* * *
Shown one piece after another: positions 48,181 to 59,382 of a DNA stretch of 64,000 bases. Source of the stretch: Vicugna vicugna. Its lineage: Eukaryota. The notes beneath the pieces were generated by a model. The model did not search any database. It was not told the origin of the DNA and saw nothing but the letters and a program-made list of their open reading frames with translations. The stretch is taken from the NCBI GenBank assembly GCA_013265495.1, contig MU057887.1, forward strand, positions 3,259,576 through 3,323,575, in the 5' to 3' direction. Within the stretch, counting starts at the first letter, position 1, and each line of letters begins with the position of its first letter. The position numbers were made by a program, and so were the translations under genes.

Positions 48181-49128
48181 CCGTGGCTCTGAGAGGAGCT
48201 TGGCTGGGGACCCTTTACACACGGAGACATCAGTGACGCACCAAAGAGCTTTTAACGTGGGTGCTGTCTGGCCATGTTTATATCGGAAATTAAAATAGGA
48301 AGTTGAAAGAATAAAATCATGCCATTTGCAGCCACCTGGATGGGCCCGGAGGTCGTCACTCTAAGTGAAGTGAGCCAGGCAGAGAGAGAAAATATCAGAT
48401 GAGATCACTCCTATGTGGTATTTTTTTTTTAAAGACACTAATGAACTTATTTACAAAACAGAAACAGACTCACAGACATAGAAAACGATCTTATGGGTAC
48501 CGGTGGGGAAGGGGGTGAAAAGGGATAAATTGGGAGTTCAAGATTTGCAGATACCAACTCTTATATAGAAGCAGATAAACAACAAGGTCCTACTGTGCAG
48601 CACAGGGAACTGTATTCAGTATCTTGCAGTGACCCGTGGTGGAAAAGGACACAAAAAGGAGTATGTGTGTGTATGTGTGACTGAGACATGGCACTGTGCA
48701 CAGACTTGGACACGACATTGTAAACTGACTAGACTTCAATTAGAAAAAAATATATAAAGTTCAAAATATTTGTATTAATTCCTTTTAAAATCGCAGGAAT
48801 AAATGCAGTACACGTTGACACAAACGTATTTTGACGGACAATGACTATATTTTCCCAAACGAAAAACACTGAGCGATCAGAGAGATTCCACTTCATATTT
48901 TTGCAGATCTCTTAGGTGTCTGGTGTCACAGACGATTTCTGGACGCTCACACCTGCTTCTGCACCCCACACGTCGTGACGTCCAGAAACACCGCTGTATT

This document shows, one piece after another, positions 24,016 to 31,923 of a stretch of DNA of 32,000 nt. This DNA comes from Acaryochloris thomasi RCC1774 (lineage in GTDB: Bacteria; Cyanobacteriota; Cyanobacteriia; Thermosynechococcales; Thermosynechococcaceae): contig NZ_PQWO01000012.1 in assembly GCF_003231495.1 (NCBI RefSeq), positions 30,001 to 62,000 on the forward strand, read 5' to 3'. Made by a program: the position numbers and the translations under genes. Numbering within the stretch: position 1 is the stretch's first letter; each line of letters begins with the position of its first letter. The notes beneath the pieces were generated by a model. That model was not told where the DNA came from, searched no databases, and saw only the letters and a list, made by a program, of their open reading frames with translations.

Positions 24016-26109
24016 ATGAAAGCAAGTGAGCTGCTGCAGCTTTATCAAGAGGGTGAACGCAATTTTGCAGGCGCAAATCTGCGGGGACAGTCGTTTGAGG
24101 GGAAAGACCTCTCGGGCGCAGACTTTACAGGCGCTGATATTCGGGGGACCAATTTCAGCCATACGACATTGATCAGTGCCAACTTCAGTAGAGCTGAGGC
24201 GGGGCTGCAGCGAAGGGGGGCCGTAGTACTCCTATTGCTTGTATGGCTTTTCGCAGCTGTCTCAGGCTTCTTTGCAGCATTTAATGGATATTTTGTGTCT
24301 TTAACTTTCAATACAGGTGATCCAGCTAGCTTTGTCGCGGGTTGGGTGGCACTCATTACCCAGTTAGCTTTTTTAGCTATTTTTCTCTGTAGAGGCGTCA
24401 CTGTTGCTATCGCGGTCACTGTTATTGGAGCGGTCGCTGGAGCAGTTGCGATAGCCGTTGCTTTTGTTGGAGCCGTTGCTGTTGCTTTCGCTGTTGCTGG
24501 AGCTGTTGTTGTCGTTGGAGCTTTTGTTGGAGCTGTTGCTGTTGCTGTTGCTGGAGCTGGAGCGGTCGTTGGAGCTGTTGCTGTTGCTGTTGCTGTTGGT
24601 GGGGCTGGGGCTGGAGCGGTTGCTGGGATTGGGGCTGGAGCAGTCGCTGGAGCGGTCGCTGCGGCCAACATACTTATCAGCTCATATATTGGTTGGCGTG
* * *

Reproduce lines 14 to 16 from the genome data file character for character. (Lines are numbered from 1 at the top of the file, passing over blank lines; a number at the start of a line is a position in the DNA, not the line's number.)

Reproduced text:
24016 ATGAAAGCAAGTGAGCTGCTGCAGCTTTATCAAGAGGGTGAACGCAATTTTGCAGGCGCAAATCTGCGGGGACAGTCGTTTGAGG
24101 GGAAAGACCTCTCGGGCGCAGACTTTACAGGCGCTGATATTCGGGGGACCAATTTCAGCCATACGACATTGATCAGTGCCAACTTCAGTAGAGCTGAGGC
24201 GGGGCTGCAGCGAAGGGGGGCCGTAGTACTCCTATTGCTTGTATGGCTTTTCGCAGCTGTCTCAGGCTTCTTTGCAGCATTTAATGGATATTTTGTGTCT